Economic pressures from increased commodity prices and the growing demand for land for biomass plantations led to the abolition of compulsory set-aside fields in the European Union in 2008, affecting ca. 10% of total agricultural area. This area is now managed more intensively, and this is expected to adversely affect farmland biodiversity. Unfortunately, no mitigation of set-aside loss was introduced. Here we examined, whether or not set-aside fields managed in voluntary agri-environment schemes have the potential to improve farmland bird populations, as indicators of farmland biodiversity. We chose one, two and three year-old set-aside fields sown by a grass–legume mixture when established and selected winter cereal fields and semi-natural grasslands in Hungary as control sites. Relative abundance of birds was assessed; species were assigned to feeding guilds and classified according to their European conservation status. Species richness of herbaceous plants, cover of bare ground and vegetation height were used as covariates. Set-aside fields had higher species richness and abundance of birds compared to the adjacent winter cereal fields, similar to semi-natural grasslands. We found a positive correlation between set-aside age and farmland bird species richness and abundance. This can be explained mainly by the altered vegetation, especially the shorter vegetation height from the second year in the set-aside fields. We found no difference in the distribution pattern of species richness and abundance between feeding guilds according to set-aside age and habitat types. The wide scale application of voluntary set-aside management in agri-environment programs therefore has a high potential to mitigate the negative effects from the loss of compulsory set-aside schemes, and thus need the allocation of considerable resources in the forthcoming reformed CAP.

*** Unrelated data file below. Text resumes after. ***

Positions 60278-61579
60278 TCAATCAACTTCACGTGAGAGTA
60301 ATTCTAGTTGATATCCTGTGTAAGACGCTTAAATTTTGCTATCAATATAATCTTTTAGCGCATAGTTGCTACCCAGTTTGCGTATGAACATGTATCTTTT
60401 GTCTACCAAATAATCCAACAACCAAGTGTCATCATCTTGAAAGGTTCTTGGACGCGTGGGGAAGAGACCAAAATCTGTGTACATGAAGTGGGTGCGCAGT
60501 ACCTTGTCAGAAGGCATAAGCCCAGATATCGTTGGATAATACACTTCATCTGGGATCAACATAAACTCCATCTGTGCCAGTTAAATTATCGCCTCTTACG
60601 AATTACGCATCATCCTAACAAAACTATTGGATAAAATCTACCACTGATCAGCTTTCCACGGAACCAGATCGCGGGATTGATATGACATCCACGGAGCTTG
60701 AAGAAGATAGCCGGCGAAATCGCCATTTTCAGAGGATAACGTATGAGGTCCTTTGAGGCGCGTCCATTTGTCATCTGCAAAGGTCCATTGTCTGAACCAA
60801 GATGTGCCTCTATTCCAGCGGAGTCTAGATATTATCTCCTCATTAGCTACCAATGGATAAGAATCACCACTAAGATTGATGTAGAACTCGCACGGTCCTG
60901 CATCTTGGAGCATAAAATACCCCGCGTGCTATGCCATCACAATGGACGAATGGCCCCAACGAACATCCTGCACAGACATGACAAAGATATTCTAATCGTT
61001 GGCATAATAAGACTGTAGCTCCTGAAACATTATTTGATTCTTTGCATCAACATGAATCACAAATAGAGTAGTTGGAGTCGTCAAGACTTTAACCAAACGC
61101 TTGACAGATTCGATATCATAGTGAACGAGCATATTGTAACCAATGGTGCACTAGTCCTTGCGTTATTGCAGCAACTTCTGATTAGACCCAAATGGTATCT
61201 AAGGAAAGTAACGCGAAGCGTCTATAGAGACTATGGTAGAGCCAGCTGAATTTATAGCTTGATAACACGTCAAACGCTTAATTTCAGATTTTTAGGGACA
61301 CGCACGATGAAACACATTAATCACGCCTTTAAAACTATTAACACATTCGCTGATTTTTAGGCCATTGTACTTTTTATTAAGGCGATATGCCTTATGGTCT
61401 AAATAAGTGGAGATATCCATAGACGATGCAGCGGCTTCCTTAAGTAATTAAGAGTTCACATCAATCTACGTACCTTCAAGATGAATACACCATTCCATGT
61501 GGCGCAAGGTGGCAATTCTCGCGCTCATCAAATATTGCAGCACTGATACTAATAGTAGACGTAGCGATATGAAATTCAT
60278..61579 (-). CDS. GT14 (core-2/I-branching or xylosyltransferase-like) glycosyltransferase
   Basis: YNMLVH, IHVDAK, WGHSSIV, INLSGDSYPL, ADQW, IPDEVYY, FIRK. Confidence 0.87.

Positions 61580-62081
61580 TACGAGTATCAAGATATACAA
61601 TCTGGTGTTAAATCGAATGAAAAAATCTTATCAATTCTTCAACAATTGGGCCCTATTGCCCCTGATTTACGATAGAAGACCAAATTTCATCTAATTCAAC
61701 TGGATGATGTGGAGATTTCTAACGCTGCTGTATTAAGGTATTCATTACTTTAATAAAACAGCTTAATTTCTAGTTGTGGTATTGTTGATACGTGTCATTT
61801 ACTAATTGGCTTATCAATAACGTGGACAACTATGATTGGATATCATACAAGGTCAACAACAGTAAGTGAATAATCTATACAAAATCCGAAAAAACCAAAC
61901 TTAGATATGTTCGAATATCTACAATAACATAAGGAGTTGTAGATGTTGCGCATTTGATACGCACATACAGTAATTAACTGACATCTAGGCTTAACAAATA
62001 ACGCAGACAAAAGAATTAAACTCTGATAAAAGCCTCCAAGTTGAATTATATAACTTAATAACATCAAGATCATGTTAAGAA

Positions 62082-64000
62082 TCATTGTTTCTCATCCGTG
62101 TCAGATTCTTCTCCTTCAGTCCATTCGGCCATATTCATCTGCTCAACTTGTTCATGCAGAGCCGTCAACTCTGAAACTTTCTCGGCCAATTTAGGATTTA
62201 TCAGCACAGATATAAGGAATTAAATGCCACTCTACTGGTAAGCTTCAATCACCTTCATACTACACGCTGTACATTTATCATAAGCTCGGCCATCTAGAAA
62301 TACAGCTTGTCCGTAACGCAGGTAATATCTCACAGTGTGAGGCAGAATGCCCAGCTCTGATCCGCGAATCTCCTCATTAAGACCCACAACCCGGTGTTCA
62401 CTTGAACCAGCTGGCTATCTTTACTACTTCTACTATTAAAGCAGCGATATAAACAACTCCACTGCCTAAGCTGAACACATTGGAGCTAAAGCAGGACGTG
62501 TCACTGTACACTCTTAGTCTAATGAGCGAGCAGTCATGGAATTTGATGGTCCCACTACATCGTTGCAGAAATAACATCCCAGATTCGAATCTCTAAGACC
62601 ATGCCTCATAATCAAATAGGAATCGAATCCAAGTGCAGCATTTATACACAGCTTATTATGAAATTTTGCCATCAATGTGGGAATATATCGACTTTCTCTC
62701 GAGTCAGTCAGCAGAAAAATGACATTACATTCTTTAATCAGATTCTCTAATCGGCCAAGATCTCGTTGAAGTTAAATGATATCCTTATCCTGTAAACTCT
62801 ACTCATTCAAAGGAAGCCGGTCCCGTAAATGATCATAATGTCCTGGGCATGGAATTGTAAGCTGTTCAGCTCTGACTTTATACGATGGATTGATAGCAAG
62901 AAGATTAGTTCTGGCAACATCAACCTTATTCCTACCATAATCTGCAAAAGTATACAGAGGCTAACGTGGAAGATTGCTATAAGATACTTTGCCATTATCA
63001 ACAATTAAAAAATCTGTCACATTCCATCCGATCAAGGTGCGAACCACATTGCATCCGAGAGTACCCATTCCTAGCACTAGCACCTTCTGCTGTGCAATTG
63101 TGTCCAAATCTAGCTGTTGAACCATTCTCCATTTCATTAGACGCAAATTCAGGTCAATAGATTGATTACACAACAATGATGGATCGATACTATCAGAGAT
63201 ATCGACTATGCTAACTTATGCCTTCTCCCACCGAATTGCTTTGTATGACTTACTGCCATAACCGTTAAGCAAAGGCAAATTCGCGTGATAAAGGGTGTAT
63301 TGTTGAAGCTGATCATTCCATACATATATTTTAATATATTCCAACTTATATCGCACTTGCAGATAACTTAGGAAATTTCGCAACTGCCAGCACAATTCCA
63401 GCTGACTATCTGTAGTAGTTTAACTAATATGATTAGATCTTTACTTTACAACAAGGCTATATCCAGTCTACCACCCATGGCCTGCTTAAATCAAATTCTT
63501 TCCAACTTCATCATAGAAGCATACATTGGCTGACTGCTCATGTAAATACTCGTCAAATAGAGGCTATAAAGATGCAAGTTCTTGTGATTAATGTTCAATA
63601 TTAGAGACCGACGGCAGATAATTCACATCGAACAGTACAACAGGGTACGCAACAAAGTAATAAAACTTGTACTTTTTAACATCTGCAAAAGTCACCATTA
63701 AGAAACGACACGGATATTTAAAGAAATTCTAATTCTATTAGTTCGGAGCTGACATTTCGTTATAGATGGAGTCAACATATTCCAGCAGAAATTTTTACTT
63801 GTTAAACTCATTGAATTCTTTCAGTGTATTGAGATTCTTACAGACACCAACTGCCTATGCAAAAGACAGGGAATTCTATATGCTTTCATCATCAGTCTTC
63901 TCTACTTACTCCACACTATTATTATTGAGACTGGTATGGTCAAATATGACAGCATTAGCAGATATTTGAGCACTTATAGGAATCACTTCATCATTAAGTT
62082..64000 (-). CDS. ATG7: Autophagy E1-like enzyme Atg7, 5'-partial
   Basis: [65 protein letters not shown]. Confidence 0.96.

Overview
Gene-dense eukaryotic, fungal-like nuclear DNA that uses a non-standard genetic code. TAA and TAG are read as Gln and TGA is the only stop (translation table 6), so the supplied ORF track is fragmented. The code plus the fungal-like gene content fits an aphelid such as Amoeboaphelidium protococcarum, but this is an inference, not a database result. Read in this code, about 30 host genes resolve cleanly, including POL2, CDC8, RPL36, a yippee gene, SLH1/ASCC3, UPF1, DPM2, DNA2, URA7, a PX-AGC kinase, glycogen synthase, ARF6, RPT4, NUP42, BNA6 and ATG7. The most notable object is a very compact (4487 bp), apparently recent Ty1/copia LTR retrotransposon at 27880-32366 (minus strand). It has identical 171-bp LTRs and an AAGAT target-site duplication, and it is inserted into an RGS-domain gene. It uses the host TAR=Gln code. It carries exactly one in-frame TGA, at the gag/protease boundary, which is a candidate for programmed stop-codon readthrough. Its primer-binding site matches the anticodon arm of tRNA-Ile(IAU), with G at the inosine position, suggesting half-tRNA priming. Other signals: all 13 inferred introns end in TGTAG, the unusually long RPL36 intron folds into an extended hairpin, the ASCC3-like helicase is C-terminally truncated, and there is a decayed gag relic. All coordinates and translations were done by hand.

Kovács-Hostyánszki A, Báldi A: Set-aside fields in agri-environment ... (2012)
Kovács-Hostyánszki Anikó, Báldi András
Set-aside fields in agri-environment schemes can replace the market-driven abolishment of fallows
Biological Conservation, 152: pp. 196-203.
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